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Choosing A Typeface

Picking From An Overwhelming Amount Of Options

When it comes to typefaces, the selection is overwhelming. Overwhelmingly overwhelming. For a designer, it can be very difficult to pick the best typeface to serve the content. So difficult, that often times designers find themselves not necessarily choosing the typeface that most enhances the content, but instead just trying not to get in the way of the actual message.

Smashing Magazine released an article on the art and science of choosing an appropriate typeface. They elaborate on where to start the process, and how to stay sane while rifling through thousands of typeface options. It all starts with having a goal in mind—how you want the audience to react to the text—but after that, heed this advice to steer you onto the right course.

Legibility vs. Readability

Not the same thing. These are the first two factors to consider. Legibility refers to how easily the typeface can be read, whereas readability is how your typeface is set. So, you can arrange a very legible typeface in a very non-readable way (if that’s the effect you’re going for). Legibility and readability come into play most when you’re dealing with a lot of content that needs to be read. A headline… not so much. If you’re going for something really legible, keep conventionality in mind. Something cute will always catch the reader’s eye… in a bad way.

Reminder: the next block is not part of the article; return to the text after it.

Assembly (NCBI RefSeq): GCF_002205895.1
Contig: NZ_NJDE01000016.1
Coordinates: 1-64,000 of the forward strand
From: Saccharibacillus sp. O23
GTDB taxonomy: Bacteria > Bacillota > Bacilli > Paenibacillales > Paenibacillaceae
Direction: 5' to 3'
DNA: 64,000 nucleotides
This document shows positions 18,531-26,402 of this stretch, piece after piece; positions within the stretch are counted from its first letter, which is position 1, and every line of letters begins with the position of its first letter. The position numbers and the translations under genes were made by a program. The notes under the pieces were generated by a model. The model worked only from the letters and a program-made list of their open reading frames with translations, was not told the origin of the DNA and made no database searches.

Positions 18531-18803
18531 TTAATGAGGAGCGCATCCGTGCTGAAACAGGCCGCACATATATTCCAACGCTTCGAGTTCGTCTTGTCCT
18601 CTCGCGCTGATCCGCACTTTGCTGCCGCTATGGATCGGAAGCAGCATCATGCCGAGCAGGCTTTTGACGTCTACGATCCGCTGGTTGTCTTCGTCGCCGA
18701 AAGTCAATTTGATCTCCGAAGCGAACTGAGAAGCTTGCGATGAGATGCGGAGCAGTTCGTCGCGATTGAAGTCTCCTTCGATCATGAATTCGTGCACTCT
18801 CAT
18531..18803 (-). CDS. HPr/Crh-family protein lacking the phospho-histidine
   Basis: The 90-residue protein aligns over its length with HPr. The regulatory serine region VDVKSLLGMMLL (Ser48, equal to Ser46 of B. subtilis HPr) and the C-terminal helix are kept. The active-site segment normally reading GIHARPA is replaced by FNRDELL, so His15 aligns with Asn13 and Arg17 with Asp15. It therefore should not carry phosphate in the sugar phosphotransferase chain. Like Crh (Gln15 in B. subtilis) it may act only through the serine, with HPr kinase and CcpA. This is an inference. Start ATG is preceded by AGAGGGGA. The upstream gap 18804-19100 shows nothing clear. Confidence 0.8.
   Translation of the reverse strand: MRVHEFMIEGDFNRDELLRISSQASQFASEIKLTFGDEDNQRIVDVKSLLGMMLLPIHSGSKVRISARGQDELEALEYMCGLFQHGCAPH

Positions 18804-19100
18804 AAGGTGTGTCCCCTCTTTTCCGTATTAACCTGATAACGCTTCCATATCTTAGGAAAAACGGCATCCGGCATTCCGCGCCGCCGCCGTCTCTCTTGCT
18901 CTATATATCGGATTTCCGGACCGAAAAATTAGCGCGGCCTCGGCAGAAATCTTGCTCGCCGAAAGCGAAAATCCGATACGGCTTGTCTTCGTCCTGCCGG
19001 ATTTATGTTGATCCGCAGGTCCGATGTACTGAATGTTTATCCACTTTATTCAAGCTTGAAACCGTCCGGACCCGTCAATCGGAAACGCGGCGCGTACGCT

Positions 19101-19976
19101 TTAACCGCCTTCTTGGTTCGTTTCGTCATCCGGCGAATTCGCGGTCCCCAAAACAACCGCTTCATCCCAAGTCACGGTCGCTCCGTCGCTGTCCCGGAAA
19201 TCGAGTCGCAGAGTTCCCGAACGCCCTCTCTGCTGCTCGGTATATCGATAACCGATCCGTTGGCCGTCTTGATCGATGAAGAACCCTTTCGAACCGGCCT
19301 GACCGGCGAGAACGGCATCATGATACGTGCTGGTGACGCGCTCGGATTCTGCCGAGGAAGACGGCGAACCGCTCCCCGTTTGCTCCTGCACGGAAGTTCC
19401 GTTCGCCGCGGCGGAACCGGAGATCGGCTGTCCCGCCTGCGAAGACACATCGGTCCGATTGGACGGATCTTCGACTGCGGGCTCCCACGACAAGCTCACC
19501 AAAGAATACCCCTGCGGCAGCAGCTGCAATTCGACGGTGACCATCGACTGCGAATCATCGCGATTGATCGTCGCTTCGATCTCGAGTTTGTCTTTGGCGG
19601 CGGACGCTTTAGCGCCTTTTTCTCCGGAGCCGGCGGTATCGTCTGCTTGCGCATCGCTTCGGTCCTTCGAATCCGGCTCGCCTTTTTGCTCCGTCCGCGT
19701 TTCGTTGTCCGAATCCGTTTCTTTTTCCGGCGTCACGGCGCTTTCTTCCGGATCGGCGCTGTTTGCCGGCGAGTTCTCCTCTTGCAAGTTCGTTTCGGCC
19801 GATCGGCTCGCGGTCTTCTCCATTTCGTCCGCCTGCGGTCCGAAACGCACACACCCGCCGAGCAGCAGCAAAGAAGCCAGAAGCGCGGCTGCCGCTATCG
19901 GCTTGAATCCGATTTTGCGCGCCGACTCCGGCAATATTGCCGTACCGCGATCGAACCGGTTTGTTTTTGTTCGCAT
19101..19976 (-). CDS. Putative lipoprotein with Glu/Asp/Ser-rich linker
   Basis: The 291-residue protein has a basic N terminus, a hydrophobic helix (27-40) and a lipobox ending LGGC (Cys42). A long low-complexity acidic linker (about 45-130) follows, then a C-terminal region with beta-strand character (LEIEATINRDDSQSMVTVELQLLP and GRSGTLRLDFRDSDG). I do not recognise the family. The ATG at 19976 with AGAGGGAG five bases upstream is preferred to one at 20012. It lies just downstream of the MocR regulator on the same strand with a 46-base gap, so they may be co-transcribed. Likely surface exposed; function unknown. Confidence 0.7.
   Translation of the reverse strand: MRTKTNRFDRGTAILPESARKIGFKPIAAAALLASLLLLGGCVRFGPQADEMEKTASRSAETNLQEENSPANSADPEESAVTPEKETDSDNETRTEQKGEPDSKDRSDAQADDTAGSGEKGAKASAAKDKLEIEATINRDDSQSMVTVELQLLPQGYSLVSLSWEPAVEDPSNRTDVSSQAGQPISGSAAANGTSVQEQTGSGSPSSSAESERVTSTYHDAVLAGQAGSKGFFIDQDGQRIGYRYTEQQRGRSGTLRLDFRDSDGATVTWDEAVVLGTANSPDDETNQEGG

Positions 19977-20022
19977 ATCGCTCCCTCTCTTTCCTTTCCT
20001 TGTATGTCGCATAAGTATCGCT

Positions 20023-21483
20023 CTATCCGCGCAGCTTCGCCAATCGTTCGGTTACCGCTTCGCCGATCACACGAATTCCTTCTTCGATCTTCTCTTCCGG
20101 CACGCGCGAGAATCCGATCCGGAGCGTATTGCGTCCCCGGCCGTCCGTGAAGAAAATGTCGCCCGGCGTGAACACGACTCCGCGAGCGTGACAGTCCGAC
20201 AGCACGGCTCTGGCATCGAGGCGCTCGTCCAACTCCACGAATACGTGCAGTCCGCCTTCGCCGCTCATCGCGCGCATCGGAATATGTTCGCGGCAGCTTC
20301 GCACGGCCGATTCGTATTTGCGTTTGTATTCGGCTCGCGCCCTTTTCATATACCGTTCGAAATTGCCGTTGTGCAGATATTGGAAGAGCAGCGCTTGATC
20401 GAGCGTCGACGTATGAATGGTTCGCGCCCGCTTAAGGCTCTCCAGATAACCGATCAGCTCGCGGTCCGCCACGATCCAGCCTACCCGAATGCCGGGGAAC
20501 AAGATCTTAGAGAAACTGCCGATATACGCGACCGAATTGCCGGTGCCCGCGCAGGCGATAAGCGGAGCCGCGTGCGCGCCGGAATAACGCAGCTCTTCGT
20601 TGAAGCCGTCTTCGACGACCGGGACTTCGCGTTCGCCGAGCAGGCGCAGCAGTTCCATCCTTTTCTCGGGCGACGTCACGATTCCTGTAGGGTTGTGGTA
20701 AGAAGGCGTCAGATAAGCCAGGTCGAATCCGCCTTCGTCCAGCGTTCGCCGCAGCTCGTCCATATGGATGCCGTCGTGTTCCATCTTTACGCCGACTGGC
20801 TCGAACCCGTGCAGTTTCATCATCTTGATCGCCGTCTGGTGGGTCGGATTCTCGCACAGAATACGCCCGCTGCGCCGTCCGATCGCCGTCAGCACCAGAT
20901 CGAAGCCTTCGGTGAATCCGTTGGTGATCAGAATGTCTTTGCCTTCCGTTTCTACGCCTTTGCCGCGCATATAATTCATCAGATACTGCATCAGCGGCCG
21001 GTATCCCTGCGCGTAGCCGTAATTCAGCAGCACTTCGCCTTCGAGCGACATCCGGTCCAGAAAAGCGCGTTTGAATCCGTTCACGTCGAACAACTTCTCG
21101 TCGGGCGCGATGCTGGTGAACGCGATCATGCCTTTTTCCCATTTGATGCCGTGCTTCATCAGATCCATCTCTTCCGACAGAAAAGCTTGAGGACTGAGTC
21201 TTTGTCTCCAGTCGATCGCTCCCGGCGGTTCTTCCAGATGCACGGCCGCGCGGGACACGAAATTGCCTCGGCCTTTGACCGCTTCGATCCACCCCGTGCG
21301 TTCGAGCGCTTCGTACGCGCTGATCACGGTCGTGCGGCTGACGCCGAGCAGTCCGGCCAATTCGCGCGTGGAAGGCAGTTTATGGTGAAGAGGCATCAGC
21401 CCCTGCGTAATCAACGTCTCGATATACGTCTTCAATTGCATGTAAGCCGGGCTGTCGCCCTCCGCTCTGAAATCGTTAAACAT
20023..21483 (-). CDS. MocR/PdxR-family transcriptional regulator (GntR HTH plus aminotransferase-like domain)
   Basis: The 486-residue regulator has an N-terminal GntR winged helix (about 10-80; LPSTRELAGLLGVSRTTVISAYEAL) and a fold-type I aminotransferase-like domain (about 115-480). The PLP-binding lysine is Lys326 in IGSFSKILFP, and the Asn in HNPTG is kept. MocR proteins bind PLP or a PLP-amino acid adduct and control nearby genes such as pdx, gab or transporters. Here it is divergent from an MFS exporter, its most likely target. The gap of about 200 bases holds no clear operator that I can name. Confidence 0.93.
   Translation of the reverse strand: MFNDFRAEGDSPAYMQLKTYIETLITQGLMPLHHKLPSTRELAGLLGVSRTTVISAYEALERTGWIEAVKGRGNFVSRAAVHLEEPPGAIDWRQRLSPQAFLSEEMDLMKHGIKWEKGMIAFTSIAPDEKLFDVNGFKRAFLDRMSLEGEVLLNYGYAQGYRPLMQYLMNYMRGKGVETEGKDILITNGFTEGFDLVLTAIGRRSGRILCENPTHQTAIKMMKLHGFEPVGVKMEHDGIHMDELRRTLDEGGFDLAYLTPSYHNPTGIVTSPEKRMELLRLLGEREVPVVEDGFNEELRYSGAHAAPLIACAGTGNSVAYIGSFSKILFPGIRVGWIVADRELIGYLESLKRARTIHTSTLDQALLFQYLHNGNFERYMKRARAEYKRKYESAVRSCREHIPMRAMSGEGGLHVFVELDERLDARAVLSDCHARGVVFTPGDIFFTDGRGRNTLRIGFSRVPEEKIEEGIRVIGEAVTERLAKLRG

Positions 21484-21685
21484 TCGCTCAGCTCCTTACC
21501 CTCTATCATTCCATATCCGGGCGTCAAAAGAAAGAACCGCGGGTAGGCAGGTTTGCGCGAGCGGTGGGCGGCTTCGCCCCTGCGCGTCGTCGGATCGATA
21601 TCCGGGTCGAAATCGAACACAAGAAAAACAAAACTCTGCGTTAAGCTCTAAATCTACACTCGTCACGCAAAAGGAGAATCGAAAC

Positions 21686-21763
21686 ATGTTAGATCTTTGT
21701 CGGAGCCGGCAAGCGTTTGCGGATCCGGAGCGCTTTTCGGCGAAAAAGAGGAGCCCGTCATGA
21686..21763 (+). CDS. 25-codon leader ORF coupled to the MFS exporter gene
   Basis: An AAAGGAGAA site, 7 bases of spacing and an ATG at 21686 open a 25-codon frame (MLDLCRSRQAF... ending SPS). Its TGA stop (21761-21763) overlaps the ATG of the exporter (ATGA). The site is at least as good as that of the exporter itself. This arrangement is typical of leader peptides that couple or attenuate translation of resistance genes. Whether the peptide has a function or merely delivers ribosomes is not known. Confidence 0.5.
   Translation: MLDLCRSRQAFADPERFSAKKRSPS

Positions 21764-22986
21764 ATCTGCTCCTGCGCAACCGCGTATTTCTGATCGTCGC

Not all typefaces achieve the same result—pretty straightforward. But how do you go about sorting them all out? A few things to think about:

Design Intent: Most typefaces have detailed write-ups that tell you exactly what they were intended for. I don’t have a PhD in typeface design or anything, but these might be worth a look.

Aesthetics: People want what they expect. Nobody goes to a Tom Hanks’ movie to see robots blowing each other up. In the same light, work within the expectations of the audience when choosing an aesthetic typeface—the constraint will actually help spark creativity once your typeface is chosen.

This is only the tip of the iceberg when it comes to choosing the right typeface, but these guidelines should be enough to get you going. Smashing Mag delves a little deeper into the subject if you’re ready to take the plunge.

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